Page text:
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Stanford design program turns venture economics on its head. Can the trend ripple up to investors?
For the last decade, corporations have tripped over each other to establish their “eco-friendly” credentials. The idea is consumers will pay for the warm fuzzies from “conscience marketing” with pocket-book loyalty. The same concept inspires labeling like organic, free-trade and Product Red.
What about investment firms? Venture capitalists have to act in the financial interest of the institutions whose money they manage, and that shouldn’t change. Hot-item entrepreneurs, however, have a bit more freedom. The ones everyone wants to fund--the Foursquares and Twitters and Zyngas--could play the part of “consumer” putting pressure on investment firms by seeking out portfolios with good “social” track records, making it economically attractive to include more do-gooder companies in their portfolios.
What would the credentials look like? For starters, they could include companies like the three listed below. These are the fruits of Stanford’s Entrepreneurial Design for Extreme Affordability program that matches up major world problems with the brains and chutzpa of Stanford students.
I spoke with each of these companies at the Cool Product Expo Wednesday at Stanford University. All have their own sophisticated intellectual property—secret sauce that could have many commercial applications—that the entrepreneurs are using to solve problems like poverty disease and hunger. One of them (Embrace) has gone the non-profit route, but the other two are open to raising angel or light VC funding.
There are 600 million poor farmers who lack access to irrigation control who need a means to grow crops more efficiently. Growing more crops is their only foreseeable way to climb out of poverty.
Founder and CEO Peter Frykman discovered a way to create cheap slow-drip irrigation systems by cutting tiny holes in plastic tubes made from the same (cheap and widespread) material used to make plastic garbage bags. The method of making those wholes is the secret sauce that the Stanford mechanical engineering major and former PhD student keeps safely locked in his head. Creating a tube that emits water at equal pressure all the way down the tube (it’ll work up to 100 feet) is more difficult than it sounds—uniformity of pressure (check out the picture above) is not something you can get by poking needles into tubes. The use of such systems can not only reduce cost and friction in water-scarce areas, but can also help prevent deaths like to which Frykman was exposed when he traveled to Ethiopia during its worst drought in 20 years. The trip was part of the Extreme Affordability program
Driptech is currently funded in convertible debt by individual angels, the most well-known being Postini founder Scott Petry. The company is open to receiving more angel funding—somewhere under $1 million.
Over 90% of the population in East Africa lives in rural areas, where electricity is scarce. Twenty-four percent of a household’s income in Tanzania goes towards compensating for this lack of power. Kerosene, the primary light source used inside at night, causes harmful byproducts and is insufficient for reading.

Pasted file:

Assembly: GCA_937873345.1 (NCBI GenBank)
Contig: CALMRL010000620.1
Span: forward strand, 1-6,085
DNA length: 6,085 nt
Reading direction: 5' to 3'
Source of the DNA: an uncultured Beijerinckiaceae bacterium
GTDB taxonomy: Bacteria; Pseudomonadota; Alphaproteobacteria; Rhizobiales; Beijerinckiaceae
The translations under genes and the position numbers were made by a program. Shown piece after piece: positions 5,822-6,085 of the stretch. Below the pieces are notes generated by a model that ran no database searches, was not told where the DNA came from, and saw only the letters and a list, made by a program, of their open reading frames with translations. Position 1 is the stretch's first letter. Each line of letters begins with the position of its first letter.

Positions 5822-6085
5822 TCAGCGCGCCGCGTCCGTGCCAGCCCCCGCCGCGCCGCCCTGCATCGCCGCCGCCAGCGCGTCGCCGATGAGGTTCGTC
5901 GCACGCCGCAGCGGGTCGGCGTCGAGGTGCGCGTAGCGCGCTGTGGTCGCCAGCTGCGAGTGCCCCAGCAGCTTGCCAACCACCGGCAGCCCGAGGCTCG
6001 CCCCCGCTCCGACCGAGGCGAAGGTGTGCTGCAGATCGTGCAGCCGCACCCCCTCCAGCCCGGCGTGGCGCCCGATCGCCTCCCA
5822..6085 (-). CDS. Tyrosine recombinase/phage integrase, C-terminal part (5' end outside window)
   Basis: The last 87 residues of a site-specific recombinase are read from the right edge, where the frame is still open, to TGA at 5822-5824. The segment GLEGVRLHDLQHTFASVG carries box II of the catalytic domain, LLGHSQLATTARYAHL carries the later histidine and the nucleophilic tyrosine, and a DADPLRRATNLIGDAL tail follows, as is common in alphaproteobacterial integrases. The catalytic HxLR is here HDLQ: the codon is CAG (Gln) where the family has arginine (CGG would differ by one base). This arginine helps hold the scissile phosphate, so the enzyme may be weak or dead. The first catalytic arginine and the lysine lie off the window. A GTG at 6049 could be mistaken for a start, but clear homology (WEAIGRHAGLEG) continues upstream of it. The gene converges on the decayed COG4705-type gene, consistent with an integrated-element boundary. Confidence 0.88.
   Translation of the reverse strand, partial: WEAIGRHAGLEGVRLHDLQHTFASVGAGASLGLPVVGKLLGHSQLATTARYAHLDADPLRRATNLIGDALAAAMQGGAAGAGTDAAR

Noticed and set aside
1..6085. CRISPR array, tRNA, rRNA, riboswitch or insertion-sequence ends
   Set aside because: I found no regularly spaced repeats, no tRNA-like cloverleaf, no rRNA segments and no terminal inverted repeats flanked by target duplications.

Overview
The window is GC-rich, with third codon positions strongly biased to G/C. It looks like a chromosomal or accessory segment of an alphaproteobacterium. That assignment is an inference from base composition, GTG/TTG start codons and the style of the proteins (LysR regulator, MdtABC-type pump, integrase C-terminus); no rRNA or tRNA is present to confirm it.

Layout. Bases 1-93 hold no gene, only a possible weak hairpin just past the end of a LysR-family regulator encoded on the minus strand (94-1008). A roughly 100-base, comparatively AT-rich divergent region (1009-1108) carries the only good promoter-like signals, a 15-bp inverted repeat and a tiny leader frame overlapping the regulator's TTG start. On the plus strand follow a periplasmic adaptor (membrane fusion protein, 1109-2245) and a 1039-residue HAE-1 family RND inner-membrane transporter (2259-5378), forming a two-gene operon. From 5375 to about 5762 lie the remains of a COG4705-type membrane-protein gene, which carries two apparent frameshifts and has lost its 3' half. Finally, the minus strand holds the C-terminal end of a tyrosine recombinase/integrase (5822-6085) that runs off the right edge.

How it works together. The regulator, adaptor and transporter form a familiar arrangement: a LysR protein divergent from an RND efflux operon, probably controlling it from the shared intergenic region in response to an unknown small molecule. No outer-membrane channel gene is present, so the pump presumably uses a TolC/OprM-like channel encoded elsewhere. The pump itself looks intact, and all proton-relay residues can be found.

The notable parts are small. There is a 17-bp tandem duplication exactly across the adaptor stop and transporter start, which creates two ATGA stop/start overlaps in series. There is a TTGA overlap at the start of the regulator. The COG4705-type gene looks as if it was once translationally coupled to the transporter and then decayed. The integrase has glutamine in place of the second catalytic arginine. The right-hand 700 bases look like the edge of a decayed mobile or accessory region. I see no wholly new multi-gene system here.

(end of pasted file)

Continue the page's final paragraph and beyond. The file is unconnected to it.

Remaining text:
Co-founder Bryan Duggan, currently pursuing a mechanical engineering masters degree at Stanford, said that every person he met on his trip to Tanzania had a cell phone and radio, but that electricity costs made their use extremely expensive. Angaza is aiming to produce its solar-powered lighting system for $45 a piece, about half the annual electricity budget for a household in Tanzania. The system can provide electricity for several years. The initiative is one of several tackling the problems of bringing light and electricity to the developing world. Others include d.light and BoGoLight.
Duggan says the company is currently producing its prototype and is seeking an angel or venture capital round of funding to manufacture test units and conduct field tests.
Of the 20 million low-birth weight babies born each year, 80% don’t have access to modern incubators. Four million of these die each year, and many more go on to develop life-long health problems like diabetes, heart disease and low IQ.
One of the biggest problems for these babies is hypothermia: they can’t keep warm. Embrace’s Lavanya Ashok says she saw women holding babies over fires to try and keep them at healthy temperatures.
Embrace’s infant warmer looks like a small sleeping bag. There’s a slot for the “phase change pouch” that contains material which, after being heated in water, maintains the 98-degree temperature ideal for babies for four hours. The pouch can be reheated hundreds of times. Currently, the company can produce the warmers for $25 a piece at scale. For twice that amount, Embrace creates an electric version.
Ashok, who is pursuing her MBA at Stanford, says Embrace decided to go the nonprofit route because governments are “more willing” to help. Asked what the greatest challenge to getting these devices to the people most in need, Ashok says it’s the 200%-300% distribution margin. And the biggest hurdle to solving that? Government bureaucracy. It can take years to be approved, and governments tend to be risk-averse, which makes them shy away from innovation.
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